Faith in Jesus is Very, Very Rare

In today’s Daily Round Up, I mention the life and sanctity of Fr. Alfred Delp, SJ.  In particular, I linked to the following article by a British Jesuit and his encounter with Fr. Delp.  When I read the article, I must say, I was deeply moved by it, and it prompted me to begin reflecting on our devotion to Jesus Christ.

In particular, Fr. Holman challenges us to ask: our we being the prophetic witness to Jesus Christ in our world?  In relation to this question, he quotes Ruth Burrows, OCD, who says that “faith in Jesus is very, very rare”.

The question that immediately comes to mind is a personal one: “do I have faith in Jesus?”  Hearing the words of Ruth Burrows, hearing the prophetic story of Fr. Delp, one can’t help but be sobered and say: “I do, but I need more.”  Why is that the answer?  Because I would not be challenged by those words or that life if I did not have a conviction that Christ is Lord of my life and of history.  When I hear them, I think “Yes, I want a greater intimacy with the Lord.”  What is faith but the firm conviction that the Lord is present in one’s life and loves you.  But faith can grow insofar as we open ourselves to receive the grace of His Person in our heart. Thus, when Ruth Burrows speaks of faith in Jesus, she is talking about the faith which Fr. Delp walked by: the assured presence of the Lord in our lives, the knowledge of a Person that is guaranteed by an intimate heart-to-heart.

And if that is the faith we are speaking about – the faith of Fr. Delp, then yes, faith in Jesus is very, very rare.  The question we must then ask ourselves: does such a faith need to be rare?  I think not.  Why, then, is such a faith so rare?  I think there are two reasons which we can give.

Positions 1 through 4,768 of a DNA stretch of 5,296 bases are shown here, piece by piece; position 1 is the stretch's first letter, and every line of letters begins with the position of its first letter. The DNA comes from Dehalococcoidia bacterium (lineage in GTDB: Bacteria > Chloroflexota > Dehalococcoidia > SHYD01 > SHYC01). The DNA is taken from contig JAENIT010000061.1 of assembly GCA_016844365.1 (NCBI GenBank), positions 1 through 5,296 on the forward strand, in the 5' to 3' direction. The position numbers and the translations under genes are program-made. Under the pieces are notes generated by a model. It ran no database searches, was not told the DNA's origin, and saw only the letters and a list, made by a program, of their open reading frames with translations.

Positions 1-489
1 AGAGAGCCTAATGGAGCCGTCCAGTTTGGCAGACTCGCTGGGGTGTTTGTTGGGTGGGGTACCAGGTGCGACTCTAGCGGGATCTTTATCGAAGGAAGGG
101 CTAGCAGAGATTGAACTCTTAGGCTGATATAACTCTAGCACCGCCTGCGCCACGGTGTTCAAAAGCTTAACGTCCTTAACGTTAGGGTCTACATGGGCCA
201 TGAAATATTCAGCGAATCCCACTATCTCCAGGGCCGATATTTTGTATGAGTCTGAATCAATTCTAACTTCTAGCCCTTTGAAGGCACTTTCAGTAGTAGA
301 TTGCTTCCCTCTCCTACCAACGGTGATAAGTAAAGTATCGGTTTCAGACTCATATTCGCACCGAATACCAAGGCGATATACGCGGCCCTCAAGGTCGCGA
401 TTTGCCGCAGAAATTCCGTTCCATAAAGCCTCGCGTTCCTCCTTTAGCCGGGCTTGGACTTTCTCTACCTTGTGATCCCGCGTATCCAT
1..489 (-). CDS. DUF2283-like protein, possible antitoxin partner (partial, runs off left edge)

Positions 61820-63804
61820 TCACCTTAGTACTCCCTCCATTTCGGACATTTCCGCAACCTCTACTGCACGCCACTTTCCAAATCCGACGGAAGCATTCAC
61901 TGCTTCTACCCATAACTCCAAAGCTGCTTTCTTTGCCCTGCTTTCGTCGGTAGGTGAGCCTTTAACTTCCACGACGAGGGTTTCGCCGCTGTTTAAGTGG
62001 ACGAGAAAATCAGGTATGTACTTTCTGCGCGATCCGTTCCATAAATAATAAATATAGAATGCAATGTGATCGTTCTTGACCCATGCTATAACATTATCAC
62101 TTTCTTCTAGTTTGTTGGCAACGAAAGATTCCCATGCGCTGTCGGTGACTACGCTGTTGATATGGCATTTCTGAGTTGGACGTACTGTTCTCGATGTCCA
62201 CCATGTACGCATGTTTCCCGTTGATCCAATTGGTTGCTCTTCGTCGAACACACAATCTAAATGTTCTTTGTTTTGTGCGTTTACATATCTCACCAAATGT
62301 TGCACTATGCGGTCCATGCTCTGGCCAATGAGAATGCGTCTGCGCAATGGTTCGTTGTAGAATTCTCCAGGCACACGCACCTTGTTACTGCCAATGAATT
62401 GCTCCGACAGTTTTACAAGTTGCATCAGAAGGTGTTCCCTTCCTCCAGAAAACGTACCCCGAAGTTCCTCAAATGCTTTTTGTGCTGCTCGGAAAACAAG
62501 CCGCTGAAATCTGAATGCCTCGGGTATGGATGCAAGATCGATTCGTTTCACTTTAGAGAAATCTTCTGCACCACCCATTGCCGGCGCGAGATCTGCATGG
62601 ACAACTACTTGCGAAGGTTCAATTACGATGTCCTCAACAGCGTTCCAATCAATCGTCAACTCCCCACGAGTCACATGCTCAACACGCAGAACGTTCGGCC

The first reason is that we do not see the rare faith.  We don’t see it either because we do not have the eyes to see it, or that these people are, simply, rare.  In terms of not having the eyes to see, that will be the focus of the next point.  The rarity, then, is a scandal to the world.  “Where is your Lord?  If He is so real, why are there so few of you who really live according to the pattern of His life?”  The world, despite its blindness, sees one thing clear: to be a Christian means to be Christ-like, it means to be Christ to the world.  Their accusation, in the end, is a cry for help: they too want to encounter the Lord, but the Lord is not presented to them.  We cover Him with the filth of our egocentrism, our politics, our points-of-view, our selfishness, our greed, our complaints, our gossip, our inability to recognize Jesus in others, in our unwillingness to help the poor, the helpless, the downtrodden.  How can the Lord shine through us when we are in the way?  It is simple: He can’t, and He doesn’t.  He doesn’t because He respects our freedom, and every time we sin, we choose to put ourselves in front of Him.  So, the world sees us, not Him.  The saint, the rare Christian, the true Christian is the one in whom we see the Lord and, seeing the Lord in Him, we see that person in their fullness.  It is the great paradox of Christian life: the more we allow Jesus to shine through us, the more we put ourselves to the side, the more we are ourselves and that our true selves are seen.  But that is where the struggle arises.